INCENSE for churches around the world could become increasingly scarce, owing to a collapse in the number of trees that produce the sweet-smelling substance.
An article in the journal Nature Sustainability reports that the numbers of Boswellia — the family of trees from which frankincense is extracted — are falling dramatically.
Most forests are no longer able to regenerate themselves naturally, and, in 20 years, projected frankincense production could have halved, the article concludes.
Resin tapped from Boswellia trees hardens into frankincense, which is the base ingredient for most incense burned in churches.
Most of the forests are found in the Horn of Africa, the Arabian peninsula, and India, where cattle grazing, increasing human settlement, over-tapping, and conversion of woodland to pasture are threatening the trees.
The Anglican Benedictine Community at Mucknell Abbey, in Worcestershire, who have been producing incense using traditional recipes for years, was able to source only smaller and poorer-quality frankincense last year.
One of the nuns, Sister Sally, told the Anglican Communion News Service that, while they had enough for now, she was unable to put in another order until the global supply recovered. “If we couldn’t get the frankincense, it would be like trying to make a cake without flour. After all, incense is frankincense.”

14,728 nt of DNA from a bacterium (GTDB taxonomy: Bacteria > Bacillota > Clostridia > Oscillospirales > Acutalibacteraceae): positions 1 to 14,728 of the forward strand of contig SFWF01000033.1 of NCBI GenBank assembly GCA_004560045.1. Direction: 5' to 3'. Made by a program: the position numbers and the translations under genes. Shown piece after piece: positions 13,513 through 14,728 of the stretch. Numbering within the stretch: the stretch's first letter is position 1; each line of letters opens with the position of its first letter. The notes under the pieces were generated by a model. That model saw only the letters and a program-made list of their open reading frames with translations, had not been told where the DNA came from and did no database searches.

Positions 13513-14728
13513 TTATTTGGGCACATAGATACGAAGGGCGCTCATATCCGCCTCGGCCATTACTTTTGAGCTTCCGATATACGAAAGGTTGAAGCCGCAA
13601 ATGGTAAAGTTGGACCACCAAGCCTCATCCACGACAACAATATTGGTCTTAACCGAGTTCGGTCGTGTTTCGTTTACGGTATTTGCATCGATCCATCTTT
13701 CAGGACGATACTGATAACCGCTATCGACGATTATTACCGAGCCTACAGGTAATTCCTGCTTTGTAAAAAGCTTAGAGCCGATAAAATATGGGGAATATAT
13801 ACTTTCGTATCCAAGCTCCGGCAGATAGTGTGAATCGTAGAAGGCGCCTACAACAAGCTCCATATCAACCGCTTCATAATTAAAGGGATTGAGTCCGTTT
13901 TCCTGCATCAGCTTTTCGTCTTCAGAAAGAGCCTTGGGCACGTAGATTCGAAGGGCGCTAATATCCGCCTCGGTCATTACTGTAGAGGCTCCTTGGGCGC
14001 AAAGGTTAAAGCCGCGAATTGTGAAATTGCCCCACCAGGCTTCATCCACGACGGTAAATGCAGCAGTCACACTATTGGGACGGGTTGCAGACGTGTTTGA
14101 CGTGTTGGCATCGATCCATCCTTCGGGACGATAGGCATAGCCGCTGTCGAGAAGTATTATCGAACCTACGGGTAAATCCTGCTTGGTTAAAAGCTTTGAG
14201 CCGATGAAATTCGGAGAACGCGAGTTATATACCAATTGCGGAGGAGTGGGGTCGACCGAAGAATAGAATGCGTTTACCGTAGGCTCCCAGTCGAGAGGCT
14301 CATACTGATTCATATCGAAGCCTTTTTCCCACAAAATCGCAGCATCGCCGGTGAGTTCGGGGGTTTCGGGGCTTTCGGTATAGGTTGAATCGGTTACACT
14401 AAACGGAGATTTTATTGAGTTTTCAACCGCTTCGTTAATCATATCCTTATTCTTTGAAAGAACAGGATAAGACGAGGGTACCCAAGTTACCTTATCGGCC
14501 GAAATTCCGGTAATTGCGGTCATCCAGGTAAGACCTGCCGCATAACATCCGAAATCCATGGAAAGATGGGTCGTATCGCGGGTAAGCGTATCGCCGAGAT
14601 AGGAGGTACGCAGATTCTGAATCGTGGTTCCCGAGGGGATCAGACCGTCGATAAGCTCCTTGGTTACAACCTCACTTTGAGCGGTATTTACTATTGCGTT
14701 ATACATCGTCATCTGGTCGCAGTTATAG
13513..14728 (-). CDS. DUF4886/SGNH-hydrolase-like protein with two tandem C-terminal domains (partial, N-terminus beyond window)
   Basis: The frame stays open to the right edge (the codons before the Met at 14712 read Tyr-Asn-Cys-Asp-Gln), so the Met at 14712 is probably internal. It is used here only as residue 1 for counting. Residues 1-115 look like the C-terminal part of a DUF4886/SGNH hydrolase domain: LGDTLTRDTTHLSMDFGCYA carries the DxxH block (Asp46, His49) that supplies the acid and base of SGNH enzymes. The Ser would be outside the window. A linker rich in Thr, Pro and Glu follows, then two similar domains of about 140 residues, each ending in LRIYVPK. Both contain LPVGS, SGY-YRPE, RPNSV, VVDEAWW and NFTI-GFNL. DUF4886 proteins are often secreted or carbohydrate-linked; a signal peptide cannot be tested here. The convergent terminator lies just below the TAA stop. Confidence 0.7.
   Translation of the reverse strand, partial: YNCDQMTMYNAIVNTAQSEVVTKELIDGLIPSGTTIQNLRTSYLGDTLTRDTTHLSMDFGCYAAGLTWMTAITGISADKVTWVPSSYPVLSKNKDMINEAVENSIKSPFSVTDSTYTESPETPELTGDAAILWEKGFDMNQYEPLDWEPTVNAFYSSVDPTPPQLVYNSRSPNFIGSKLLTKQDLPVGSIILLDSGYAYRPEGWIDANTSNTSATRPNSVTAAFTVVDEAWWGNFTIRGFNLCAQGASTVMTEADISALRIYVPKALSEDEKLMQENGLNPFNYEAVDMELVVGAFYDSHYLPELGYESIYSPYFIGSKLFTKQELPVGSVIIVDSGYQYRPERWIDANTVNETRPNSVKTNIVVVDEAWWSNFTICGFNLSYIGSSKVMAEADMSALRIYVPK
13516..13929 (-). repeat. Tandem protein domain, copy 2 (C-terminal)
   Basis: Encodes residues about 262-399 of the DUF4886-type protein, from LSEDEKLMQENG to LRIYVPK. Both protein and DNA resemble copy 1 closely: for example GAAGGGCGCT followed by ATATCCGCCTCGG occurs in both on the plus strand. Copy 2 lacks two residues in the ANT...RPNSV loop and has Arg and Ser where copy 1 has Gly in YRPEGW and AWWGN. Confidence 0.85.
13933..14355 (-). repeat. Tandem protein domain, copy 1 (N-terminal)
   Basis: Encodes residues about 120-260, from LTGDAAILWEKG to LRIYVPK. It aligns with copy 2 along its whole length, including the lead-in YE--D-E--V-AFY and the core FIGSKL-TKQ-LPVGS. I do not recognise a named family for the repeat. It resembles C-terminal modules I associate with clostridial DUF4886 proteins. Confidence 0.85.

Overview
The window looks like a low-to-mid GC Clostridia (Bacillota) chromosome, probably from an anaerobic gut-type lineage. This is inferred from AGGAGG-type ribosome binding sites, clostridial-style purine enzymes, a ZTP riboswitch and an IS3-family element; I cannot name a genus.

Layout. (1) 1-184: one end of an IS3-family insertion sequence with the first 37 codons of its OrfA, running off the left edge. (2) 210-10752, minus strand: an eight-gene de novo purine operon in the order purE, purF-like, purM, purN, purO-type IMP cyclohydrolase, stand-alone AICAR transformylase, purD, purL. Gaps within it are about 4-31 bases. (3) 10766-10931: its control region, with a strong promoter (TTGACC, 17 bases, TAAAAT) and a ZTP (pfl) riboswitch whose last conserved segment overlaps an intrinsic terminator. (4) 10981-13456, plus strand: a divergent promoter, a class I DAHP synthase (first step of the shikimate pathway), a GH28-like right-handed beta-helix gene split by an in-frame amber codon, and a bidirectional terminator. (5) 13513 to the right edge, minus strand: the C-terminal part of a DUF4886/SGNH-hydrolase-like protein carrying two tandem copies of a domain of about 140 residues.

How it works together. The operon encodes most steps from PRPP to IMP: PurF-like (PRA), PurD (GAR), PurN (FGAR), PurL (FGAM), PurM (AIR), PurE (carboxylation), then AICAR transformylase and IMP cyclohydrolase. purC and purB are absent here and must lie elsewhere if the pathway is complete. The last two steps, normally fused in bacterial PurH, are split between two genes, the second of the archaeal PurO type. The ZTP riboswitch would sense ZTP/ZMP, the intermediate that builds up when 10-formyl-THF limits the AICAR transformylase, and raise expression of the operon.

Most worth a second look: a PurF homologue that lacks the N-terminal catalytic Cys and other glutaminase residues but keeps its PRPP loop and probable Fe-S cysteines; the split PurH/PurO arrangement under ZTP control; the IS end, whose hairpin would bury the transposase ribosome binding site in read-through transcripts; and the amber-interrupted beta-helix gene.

Frankincense is collected by slashing the bark of Boswellia trees and then allowing the sticky resin which oozes out to harden before removing it.
This is then mixed with other ingredients, such as myrrh and other aromatic oils, to create the incense that is burned during services.
A report in 2011 by Horticulture Reviews suggested that Britain imported about 30 tonnes of frankincense each year: a small portion of the 1000 tonnes produced annually around the world.
Although the future looks bleak for Boswellia, the researchers in Nature Sustainability report that tree populations could be stabilised. Establishing cattle enclosures and fire-breaks, planting more trees, and tapping existing ones less should allow the forests to begin to replenish themselves and protect the long-term supply of frankincense.
“Concerted conservation and restoration efforts are urgently needed to secure the long-term availability of this iconic product,” the study’s authors conclude.